Combating the Pain

Injections for Chronic Migraines

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LEXINGTON The approach to patients with chronic intractable migraine typically reaches well beyond the medicine bottle. These patients, by definition, are suffering from frequent, moderate to severe headaches, accompanied by symptoms such as photophobia and nausea, and the sufferer is often left disabled. When these migraines are intractable, medical management has already proven ineffective and other means are necessary to gain control of the migraines, according to Eliza E. Robertson, MD, PhD, Lexington Clinic Neurologist.

“The neurological evaluation of the patient with chronic migraine must incorporate a multisystem assessment of the patient to include psychological health, stress, sleep, diet, allergy and sinus disease, dentition, musculoskeletal disorders, movement disorders, underlying neurological and medical comorbidities, medications, work environment, and lifestyle. In this light, a multidisciplinary approach to migraine management is typically necessary and may involve referrals for physical therapy, cognitive behavioral therapy, sleep studies, dental treatment, allergy and sinus treatment, diet counseling, and at times pain management,” Robertson says. “Among the most common comorbidities in this group of patients whom I see in my practice are hormonal disturbances, sleep disorders, obstructive sleep apnea, psychiatric disorders, myofascial pain, fibromyalgia, spasticity, cervical disc disease, spinal deformities, sinus disease, food or environmental allergies, bruxism, and temporomandibular dysfunction (TMJ).”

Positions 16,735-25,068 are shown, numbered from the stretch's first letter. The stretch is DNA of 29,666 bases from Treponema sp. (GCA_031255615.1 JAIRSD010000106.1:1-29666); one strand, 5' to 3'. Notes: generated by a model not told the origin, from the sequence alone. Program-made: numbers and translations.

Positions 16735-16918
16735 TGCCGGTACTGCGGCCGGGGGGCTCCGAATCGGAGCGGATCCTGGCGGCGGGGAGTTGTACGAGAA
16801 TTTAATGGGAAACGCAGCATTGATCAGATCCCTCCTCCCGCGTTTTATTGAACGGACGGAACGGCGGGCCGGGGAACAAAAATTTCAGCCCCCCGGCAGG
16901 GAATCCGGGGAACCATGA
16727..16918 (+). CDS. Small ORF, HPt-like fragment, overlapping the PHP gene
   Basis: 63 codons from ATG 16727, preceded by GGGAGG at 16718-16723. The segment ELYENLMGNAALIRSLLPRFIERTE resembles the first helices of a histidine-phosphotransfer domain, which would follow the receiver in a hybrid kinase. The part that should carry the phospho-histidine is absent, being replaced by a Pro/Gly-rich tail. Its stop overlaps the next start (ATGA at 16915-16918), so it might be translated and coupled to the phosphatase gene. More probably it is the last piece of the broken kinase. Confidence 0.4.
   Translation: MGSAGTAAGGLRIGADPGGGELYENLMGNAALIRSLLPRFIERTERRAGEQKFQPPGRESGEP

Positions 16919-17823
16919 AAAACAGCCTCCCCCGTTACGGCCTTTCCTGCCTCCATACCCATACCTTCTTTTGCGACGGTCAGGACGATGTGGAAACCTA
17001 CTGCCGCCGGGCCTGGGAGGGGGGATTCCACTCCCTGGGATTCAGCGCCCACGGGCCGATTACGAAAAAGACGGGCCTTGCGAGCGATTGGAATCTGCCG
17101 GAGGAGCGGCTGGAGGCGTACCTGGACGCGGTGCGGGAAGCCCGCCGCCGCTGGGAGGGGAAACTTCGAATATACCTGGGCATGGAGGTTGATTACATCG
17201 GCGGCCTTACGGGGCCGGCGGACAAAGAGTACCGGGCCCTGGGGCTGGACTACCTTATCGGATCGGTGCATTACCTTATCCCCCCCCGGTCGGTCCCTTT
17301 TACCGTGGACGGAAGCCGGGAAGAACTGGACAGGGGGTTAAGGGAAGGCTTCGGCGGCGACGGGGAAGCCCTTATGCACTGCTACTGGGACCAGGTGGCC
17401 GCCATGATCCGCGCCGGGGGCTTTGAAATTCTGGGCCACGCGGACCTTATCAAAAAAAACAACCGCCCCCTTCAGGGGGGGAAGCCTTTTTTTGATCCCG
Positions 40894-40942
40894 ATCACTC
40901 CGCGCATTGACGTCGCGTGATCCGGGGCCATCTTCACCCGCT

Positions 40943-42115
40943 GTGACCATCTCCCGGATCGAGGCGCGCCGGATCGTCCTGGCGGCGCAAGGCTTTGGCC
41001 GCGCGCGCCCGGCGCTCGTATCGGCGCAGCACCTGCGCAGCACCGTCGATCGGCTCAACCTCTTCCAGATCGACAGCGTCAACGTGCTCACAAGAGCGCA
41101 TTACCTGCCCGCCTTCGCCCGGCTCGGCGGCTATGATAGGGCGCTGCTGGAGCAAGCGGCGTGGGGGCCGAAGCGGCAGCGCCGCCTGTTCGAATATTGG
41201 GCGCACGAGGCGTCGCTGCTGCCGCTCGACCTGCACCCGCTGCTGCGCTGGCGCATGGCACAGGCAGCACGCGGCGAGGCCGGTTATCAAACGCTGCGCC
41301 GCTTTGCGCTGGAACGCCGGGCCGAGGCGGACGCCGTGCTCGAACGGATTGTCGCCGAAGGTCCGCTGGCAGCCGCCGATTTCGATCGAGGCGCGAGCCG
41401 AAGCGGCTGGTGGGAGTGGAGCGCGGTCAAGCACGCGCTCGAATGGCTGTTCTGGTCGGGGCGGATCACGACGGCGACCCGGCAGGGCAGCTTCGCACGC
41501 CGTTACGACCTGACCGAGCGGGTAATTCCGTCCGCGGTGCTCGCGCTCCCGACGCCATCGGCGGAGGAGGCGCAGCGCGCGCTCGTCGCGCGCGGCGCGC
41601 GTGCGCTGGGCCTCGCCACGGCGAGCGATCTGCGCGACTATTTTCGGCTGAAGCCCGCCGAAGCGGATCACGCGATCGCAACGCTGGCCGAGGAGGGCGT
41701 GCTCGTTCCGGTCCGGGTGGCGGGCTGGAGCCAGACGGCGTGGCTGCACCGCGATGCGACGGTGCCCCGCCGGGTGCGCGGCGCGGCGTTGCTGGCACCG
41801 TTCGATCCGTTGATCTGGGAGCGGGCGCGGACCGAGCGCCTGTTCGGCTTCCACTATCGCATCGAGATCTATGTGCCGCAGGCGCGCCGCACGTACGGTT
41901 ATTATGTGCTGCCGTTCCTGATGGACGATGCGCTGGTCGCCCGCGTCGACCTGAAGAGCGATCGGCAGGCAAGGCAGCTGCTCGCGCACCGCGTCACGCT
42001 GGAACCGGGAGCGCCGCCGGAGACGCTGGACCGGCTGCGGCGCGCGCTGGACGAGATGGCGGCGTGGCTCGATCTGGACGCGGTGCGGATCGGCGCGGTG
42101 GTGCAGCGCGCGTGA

As for treatments for patients with chronic intractable migraine, Robertson recommends a relatively new treatment – neurolysis with botulinum toxin injections. Robertson, who completed a residency in neurology at Vanderbilt University Medical Center, learned the techniques of occipital nerve blockade and neurolysis with botulinum toxin during her residency. Both approaches can be very effective at gaining pain control in the medically-refractory migraine patient.

Botox-brand botulinum toxin was approved as a treatment for chronic migraines in 2010. A randomized placebo-controlled trial, PREEMPT, released earlier that year demonstrated the positive effects of botulinum toxin within a large population of chronic migraine sufferers. After six months, or two cycles of treatments, patients experienced eight fewer migraines per month, on average. After one year, the study showed even greater success with the treatment: 70 percent of patients regularly treated experienced at least 50 percent reduction in migraines.

“Nerve blocks in conjunction with trigger point injections can be particularly helpful for migraine sufferers with myofascial pain, spasticity, spinal deformities, and cervical disc disease, as well as for patients with status migrainosis, medication overuse headaches, cluster headaches, and occipital neuralgia. I often combine these treatments with scheduled botulinum toxin injections and as-needed nerve blockade and trigger point injections for breakthrough,” Robertson says. “This new treatment of botulinum toxin seems especially suited to patients suffering with myofascial pain, fibromyalgia, cervical disc disease, TMJ, and bruxism for whom modification of the standard protocol of injections is often beneficial.”